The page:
Outlawing “Coolies”: Race, Nation, and Empire in the Age of Emancipation

From American Quarterly
  • Moon-Ho Jung

Abstract

A vote for Chinese exclusion would mean a vote against slavery, against “cooly importation,” a U.S. senator from California warned in 1882. “An adverse vote now is to commission under the broad seal of the United States, all the speculators in human labor, all the importers of human muscle, all the traffickers in human flesh, to ply their infamous trade without impediment under the protection of the American flag, and empty the teeming, seething slave pens of China upon the soil of California!” The other senator from California added that those who had been “so clamorous against what was known as African slavery” had a moral obligation to vote for Chinese exclusion, “when we all know that they are used as slaves by those who bring them to this country, that their labor is for the benefit of those who practically own them.” A “coolie,” or “cooly,” it seemed, was a slave, pure and simple. Representative Horace F. Page (California) elaborated on the same point in the other chamber, branding the “Chinese cooly contract system” and polygamy the “twin relic[s] of the barbarism of slavery.” The United States was “the home of the down-trodden and the oppressed,” he declared, but “not the home for millions of cooly slaves and serfs who come here under a contract for a term of years to labor, and who neither enjoy nor practice any of our religious characteristics.”1

Keywords

Slave Trade Governor General Chinese Laborer Monthly Magazine Chattel Slavery 
These keywords were added by machine and not by the authors. This process is experimental and the keywords may be updated as the learning algorithm improves.

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Notes

  1. 3.
    On the figure of the prostitute, see Amy Dru Stanley, From Bondage to Contract: Wage Labor, Marriage, and the Market in the Age of Slave Emancipation (Cambridge: Cambridge University Press, 1998)CrossRefGoogle Scholar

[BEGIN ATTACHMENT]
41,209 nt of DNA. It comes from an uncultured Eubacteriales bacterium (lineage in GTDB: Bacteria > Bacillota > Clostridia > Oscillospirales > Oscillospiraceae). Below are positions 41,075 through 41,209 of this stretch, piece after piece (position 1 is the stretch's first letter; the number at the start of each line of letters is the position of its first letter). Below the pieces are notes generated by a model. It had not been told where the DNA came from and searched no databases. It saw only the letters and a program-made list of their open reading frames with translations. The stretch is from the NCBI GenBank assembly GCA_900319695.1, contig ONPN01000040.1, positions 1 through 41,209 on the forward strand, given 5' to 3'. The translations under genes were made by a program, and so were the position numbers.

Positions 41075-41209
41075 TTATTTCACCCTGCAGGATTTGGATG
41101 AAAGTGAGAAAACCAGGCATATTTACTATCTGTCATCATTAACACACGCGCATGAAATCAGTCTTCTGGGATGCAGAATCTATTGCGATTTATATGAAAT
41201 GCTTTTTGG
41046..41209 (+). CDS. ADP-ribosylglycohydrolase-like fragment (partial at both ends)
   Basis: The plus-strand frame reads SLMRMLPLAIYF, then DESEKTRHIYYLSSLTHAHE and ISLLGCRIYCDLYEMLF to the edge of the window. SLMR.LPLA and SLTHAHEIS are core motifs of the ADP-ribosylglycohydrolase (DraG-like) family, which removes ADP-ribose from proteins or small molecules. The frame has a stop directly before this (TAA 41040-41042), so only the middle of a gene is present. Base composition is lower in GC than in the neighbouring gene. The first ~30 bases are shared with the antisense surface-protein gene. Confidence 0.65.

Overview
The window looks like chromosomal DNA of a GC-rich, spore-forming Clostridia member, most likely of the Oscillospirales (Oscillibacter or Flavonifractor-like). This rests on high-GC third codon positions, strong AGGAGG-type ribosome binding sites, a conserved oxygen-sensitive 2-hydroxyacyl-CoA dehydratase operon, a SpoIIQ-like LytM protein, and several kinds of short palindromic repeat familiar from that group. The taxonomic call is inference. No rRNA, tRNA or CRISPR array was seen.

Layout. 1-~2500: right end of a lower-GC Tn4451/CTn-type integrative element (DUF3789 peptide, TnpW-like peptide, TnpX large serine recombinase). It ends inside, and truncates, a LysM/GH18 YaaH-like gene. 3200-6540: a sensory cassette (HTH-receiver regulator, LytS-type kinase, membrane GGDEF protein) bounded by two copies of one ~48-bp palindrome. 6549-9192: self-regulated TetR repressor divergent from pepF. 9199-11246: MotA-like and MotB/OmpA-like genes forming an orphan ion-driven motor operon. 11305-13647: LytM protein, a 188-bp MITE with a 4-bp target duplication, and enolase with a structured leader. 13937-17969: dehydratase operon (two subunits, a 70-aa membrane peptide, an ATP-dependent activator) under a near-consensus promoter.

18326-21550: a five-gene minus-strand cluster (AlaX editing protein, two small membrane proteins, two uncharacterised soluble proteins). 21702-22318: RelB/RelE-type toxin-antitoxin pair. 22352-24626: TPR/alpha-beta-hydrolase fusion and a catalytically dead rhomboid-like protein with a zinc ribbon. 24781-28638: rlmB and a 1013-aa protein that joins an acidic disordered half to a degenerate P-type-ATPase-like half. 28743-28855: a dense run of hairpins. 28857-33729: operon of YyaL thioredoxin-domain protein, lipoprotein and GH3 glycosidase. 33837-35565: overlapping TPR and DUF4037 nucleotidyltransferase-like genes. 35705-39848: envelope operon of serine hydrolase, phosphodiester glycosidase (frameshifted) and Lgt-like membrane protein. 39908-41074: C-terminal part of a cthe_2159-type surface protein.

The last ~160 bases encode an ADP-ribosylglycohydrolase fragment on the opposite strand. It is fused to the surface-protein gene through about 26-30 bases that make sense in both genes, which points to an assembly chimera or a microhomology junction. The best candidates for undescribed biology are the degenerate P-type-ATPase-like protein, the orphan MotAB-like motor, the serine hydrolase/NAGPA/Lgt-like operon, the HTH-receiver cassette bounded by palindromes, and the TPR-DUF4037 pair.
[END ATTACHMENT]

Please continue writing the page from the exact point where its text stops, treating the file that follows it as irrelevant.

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    The Oxford English Dictionary, 2nd ed. (Oxford: Clarendon Press, 1989), 891–92; Hugh Tinker, A New System of Slavery: The Export of Indian Labour Overseas, 1830–1920 (London: Oxford University Press, 1974), 41–43Google Scholar
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    See, for example: Denise Helly, “Introduction,” The Cuba Commission Report: A Hidden History of the Chinese in Cuba: The Original English-Language Text of 1876 (Baltimore, MD: Johns Hopkins University Press, 1993), 5–27Google Scholar
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  16. 42.
    For the full text and a discussion of the law named after Representative Horace F. Page of California, see George Anthony Peffer, If They Don’t Bring Their Women Here: Chinese Female Immigration before Exclusion (Urbana, IL: University of Illinois Press, 1999), 32–37Google Scholar
  17. Michael Salman, The Embarrassment of Slavery: Controversies over Bondage and Nationalism in the American Colonial Philippines (Berkeley, CA: University of California Press, 2001).Google Scholar

Copyright information

© Organization of American Historians 2007

Authors and Affiliations

  • Moon-Ho Jung

There are no affiliations available

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